13
It's

a

replacement

for a station.

Stations don't meander over the streets.

Get real.
14
@3, the centers of dozens of European cities disagree with you on that. It's fine not to have lots of street parking as long as transit and bikes fill in the extra lane, not high-speed car traffic.
15
The Community Council's memo regarding extension to Aloha, staying on Broadway north of Union, and reclaiming the street has been endorsed by the Cal Anderson Park Alliance, the Broadway Improvement Area, and the Capitol Hill Chamber of Commerce. The Capitol Hill Neighborhood Plan Stewardship Council also intends to endorse it.
16
i mean, if they're willing to endorse a LID to pay for it, then I think by all means go forward with it. they're getting something great out of it, so paying for at least half of it should be a no-brainer. and thanks, @12, for the info.
17
Couple clarifications:

@Article

"Malone said that the project doesn't have any money for the E Aloha St extension, and that Sound Transit can't use funds for it."

This is not entirely accurate. Sound Transit transferred responsibility for the project to the City of Seattle through an interlocal agreement. The agreement sets the maximum funds that Sound Transit is prepared to invest in this project ($133 million) and specifies general parameters as to what the funds can be used for. The scope of work is defined in Section 1 - Project Scope:

"The Project consists of the design and construction (directly or by others under the City' s direction) of the Project as set forth in the "Minimum Scope of Work" which is attached hereto as Exhibit A, and is made part of this Agreement by this reference. The Project includes management and implementation of all actions required to design, construct, equip and operate the Project. The Project may also include design and construction of the streetcar connector north of the Capitol Hill Station at John Street or beyond the International District/Chinatown Station at 5th Avenue S, subject to the approval and concurrence of Sound Transit's Board and the funding limitations provided in Section 3."

Emphasis added.

The funding limitations the paragraph refers to are the $133 million project cap. The current estimates for the two-way broadway alignment are $122 million. The agreement states that that $11 million gap can be used for toward the extension if the Sound Transit Board were to sign off on the idea. The extension would likely cost $25 million, but ST funds could get us half way there. Ethan is correct that until the ST board signs off on the idea, the money cannot be used for the extension, but the groundwork has already been laid in the interlocal agreement.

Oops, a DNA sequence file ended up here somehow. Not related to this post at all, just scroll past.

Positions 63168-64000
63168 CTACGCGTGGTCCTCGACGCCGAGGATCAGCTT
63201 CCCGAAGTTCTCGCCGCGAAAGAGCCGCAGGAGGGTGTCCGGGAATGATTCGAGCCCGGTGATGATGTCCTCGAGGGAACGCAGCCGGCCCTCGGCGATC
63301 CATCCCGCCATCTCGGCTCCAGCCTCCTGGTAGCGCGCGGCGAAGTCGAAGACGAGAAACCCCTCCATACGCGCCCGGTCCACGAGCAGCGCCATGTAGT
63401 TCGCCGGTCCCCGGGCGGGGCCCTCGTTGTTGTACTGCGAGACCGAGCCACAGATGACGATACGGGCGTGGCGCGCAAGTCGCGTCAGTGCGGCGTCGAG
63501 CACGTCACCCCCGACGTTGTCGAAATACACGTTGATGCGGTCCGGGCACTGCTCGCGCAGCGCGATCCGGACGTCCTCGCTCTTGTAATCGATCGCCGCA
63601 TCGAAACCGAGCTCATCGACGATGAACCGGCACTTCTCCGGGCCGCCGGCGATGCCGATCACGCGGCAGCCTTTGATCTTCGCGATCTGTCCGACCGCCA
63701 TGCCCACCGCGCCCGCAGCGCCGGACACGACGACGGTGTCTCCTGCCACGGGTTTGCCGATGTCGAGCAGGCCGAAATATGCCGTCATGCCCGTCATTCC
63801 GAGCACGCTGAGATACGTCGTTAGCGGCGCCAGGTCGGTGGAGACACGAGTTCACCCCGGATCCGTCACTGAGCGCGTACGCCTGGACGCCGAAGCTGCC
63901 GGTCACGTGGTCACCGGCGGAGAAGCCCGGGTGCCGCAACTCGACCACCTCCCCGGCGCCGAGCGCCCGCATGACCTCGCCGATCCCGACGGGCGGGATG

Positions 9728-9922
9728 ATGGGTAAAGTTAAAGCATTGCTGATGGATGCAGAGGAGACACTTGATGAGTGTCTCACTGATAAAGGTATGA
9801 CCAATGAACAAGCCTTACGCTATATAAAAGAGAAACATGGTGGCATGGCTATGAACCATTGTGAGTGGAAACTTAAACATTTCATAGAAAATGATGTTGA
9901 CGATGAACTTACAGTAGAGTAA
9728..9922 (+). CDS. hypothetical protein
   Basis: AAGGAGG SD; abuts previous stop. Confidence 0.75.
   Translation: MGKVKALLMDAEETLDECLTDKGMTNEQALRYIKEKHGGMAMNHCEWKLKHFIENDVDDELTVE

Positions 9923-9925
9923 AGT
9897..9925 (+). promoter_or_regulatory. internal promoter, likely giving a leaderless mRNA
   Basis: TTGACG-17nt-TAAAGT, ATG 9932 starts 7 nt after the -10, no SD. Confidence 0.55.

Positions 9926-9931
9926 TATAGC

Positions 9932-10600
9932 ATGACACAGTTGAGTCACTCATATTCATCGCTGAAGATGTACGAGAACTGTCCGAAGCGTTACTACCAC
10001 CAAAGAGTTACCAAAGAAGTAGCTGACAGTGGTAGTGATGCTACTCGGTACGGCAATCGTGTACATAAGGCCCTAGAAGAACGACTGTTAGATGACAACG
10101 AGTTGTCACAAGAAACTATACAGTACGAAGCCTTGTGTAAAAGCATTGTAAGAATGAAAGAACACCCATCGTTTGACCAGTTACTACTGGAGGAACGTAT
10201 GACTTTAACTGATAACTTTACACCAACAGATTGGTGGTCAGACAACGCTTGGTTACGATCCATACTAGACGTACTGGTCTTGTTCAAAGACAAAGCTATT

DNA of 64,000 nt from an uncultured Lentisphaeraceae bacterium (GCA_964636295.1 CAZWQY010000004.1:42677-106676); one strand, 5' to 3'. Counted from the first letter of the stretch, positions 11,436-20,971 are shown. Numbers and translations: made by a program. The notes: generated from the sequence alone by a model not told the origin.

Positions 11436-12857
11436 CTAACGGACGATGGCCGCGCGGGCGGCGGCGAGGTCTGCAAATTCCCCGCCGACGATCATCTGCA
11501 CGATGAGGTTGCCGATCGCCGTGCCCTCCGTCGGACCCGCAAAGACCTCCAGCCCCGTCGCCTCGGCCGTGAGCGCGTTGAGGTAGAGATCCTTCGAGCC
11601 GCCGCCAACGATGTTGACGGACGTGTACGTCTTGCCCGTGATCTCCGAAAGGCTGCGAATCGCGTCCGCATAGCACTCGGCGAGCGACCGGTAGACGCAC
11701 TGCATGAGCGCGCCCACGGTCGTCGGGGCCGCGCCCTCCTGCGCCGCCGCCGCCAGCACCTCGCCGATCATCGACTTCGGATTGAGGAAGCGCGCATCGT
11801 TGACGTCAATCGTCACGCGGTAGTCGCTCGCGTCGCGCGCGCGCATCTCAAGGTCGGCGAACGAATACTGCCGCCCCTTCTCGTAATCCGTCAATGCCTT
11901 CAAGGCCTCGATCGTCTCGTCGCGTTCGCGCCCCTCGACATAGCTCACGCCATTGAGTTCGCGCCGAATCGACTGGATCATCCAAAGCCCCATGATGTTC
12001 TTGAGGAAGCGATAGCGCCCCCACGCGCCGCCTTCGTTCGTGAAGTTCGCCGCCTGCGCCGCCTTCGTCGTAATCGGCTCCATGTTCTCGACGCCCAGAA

Furthermore, every single study of the First Hill streetcar project has always included the aloha extension. Starting with the 2005 scoping study, the 2006 conceptual design study, the 2007 First Hill connector alternatives summary report and the City of Seattle's official streetcar network master plan. Everyone who has ever looked at this project in depth has agreed that Aloha St. is the logical northern terminus of the project.

Because of this, there is little reason to doubt that Sound Transit would approve using the funds for the extension. ST's concern is that the project stays under the budget cap of $133 million. So long as their contribution is capped, they should have little objection to going north.
18
How about chucking out the 12th Ave Couplet and studying a real compromise?

12th Ave north to Columbia St. and then turn and climb through the SU campus to Broadway and then turn to provide Broadway service from Swedish to Aloha St.?
19
How about chucking out the 12th Ave Couplet and studying a real compromise?

12th Ave north to Columbia St. and then turn and climb through the SU campus to Broadway and then turn to provide Broadway service from Swedish to Aloha St.?
20
@5 - "removing street-side parking kills streets."

You are correct about this. This is why the Community Council's proposal calls for removing the center turn lane and downsizing Broadway to a two-lane street rather than removing a lane of parking. Community Council's proposal was not included in this round of drawings from SDOT because the current drawings had already been developed when the proposal was submitted.

@6 - "And yet, SDOT and the Cap Hill Chamber both said that it would boost business and pedestrian activity if they cut down parking on one side. Probably because so many people already live within walking distance."

This is absolutely not true. The Chamber of Commerce has endorsed the Community Council's proposed alignment, which maintains on-street parking on both sides of the street. In fact, one of the primary reasons the chamber endorsed our proposal was because it does maintain the on-street parking. Our proposal can be found here.

SDOT has not done any economic impact analysis on their current proposals that remove a lane of parking. No one has said that removing a lane of parking would boost business.
21
"Activists"? Really? Going to long boring city-sponsored meetings to give vocal input that can immediately be disregarded and is always non-binding makes you an "activist?" Talk about dumbing down the city. Raise your standards.